Finally, we are told that Lysistrata is a deadly serious 'anti-war' play which comments on 'the futility of war itself'. As one would expect, there is a major problem about how exactly one derives 'serious comment' from the illogical fantasies of comedy. The situation with which Lysistrata deals derives from contemporary political life, but that does not mean it is supposed to feed back into it (cf. Yes, Minister). But even aside from that debate, there is not one word in Lysistrata about 'the futility of war itself'. Lysistrata's aim is to force an end to this war, on equal terms for both sides, and a sex- strike was a good comic device for achieving this. It was, however, an impossible dream in real life, since Athens in 411 was pretty much on its beam ends, and Sparta would never have agreed to any peace except on terms that would have been wholly unacceptable to the Athenians.
Good luck to Mrs Ahmed, but to end the civil war in Sudan will require more than a comic sex-strike (which can hardly work anyway if the men are away all the time fighting a war). On the other hand, if she could gain control of Sudan's finances ...
Every week professionals such as teachers and doctors express their desire to get out of their jobs. Why? Because they have lost their independence. Greeks and Romans would have richly sympathised.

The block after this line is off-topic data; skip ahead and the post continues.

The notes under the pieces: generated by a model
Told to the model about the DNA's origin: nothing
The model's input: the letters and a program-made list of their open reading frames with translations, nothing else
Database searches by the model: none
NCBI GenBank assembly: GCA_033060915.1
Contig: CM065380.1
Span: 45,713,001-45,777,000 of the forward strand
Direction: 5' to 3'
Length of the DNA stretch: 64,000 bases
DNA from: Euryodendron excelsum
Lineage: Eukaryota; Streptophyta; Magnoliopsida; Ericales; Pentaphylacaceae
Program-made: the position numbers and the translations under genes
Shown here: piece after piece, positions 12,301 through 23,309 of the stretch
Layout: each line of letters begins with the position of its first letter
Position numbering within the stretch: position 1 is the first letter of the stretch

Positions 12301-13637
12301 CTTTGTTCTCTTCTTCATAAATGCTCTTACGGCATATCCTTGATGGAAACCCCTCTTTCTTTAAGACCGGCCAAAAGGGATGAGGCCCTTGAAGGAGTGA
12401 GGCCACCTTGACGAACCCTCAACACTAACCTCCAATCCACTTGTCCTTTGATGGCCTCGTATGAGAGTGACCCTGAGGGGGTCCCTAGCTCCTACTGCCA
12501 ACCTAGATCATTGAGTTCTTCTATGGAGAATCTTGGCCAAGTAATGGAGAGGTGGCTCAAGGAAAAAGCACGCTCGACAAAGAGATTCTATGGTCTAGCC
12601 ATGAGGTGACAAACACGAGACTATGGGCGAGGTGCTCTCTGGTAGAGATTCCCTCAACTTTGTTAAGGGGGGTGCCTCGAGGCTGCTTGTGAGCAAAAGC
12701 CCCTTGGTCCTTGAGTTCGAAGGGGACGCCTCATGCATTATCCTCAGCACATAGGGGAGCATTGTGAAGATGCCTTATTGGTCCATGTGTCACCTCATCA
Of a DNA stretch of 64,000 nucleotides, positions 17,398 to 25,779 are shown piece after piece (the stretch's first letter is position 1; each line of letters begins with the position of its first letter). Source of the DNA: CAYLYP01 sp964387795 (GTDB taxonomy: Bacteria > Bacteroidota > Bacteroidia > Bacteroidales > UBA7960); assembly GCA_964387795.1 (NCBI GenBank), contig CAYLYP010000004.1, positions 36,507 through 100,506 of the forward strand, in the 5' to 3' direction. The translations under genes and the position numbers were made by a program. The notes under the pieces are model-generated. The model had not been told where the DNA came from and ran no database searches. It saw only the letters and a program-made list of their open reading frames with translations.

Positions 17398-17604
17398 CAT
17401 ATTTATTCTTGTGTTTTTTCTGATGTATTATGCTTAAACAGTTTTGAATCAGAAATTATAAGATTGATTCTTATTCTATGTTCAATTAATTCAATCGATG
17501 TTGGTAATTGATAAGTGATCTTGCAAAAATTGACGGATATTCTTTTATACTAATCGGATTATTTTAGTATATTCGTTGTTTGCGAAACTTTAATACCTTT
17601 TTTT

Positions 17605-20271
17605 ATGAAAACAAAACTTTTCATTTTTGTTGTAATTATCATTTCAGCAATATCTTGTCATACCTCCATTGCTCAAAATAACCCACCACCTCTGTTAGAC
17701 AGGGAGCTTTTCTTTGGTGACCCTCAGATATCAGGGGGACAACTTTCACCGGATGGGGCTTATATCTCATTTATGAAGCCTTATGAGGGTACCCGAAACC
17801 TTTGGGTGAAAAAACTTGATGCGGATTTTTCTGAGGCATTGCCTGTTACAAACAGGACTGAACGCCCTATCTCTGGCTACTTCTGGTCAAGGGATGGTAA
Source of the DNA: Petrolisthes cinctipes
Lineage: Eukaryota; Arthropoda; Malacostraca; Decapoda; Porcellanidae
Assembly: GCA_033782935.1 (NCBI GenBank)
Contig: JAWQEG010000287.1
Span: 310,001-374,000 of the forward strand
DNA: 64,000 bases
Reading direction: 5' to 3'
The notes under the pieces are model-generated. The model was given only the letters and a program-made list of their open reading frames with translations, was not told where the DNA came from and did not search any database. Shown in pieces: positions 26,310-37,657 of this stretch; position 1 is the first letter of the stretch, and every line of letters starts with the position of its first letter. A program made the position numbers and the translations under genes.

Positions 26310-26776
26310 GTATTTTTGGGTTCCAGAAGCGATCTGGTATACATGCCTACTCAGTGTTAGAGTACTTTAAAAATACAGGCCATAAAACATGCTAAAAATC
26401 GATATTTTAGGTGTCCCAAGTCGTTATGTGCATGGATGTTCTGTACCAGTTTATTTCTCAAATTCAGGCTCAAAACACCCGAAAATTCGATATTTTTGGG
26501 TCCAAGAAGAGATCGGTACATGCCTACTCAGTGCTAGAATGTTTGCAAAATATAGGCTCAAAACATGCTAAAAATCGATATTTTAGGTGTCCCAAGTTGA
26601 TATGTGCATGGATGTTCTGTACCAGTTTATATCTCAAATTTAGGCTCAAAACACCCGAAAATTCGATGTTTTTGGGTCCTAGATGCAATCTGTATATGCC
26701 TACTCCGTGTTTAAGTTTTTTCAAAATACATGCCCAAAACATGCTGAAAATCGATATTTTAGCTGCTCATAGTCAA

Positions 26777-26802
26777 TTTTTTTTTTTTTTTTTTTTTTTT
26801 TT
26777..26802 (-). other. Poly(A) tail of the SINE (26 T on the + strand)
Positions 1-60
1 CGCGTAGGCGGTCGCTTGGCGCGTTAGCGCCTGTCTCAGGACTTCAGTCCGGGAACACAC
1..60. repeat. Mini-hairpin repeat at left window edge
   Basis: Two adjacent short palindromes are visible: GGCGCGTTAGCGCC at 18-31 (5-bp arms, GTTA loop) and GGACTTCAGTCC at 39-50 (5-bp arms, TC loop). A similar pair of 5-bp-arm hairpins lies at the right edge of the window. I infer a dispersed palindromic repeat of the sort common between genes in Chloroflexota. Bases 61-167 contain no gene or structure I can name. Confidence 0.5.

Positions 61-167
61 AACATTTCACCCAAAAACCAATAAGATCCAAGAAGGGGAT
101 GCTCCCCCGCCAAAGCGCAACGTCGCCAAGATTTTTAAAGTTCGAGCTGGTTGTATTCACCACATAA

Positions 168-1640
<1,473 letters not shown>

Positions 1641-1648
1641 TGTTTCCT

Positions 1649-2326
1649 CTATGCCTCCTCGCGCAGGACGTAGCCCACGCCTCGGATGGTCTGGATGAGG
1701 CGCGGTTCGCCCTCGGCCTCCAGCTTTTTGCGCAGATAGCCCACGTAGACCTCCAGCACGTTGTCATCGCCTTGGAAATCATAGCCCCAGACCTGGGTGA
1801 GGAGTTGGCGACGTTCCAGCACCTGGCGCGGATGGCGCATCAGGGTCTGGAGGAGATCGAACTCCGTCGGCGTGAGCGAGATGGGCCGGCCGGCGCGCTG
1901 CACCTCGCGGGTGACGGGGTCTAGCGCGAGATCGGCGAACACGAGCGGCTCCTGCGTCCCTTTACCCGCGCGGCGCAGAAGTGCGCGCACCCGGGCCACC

When Cicero was discussing the problems of old age, he said, ‘The old will be respected only if they fight for themselves, maintain their own rights, avoid dependence, and assert their authority over their households as long as life lasts.’ His point is that in old age one tended to yield one’s grip on that independence and control over one’s own affairs that gave one a sense of purpose. This was why satirists like Juvenal could be so contemptuous of the people and their ‘bread and circuses’, happy as they were to be locked by the state into servile dependency with free grain, festivals, banquets and games. Indeed, ancients valued their independence to such an extent that even working for someone else was felt to be the equivalent of slavery, since it made one dependent on the payer.
This determination to remain in control surfaces in all sorts of unexpected contexts. In his old age Sophocles is said to have welcomed escaping from his sexual urges ‘like a slave from a cruel and savage master’ (those in thrall to such urges were a constant butt of jokes in Athens). When Seneca writes to the emperor Nero to discuss the meaning of ‘mercy’, he distinguishes it from ‘pity’. For Seneca, ‘pity’ is ‘akin to wretchedness’ since it involves helplessly ‘succumbing at the sight of the ills of others’; but ‘mercy’ involves rational decisions of which one is in full control.
But independence did not mean refusal to co-operate. When, for example, vast silver deposits were found at Laurium on the southern tip of Attica in 483 bc, there was a considerable faction urging the Athenian assembly, the decision-making body consisting of all Athenian males over 18, to split up the surpluses among themselves to spend as they wished. But Themistocles persuaded the assembly to think of long-term advantage and to use the money to construct a fleet — the beginning of Athens’ maritime empire and greater prosperity than they could ever have imagined. Persuasion was the key. The assembly took the decision freely, seeing it was in their best interests. No one forced them into it.
Pride in one’s work and loyalty to one’s employer are generated by the feeling that one is trusted and valued. A government whose ever-rising stream of bossy demands makes it clear that it regards its public servants as slaves cannot expect to retain them.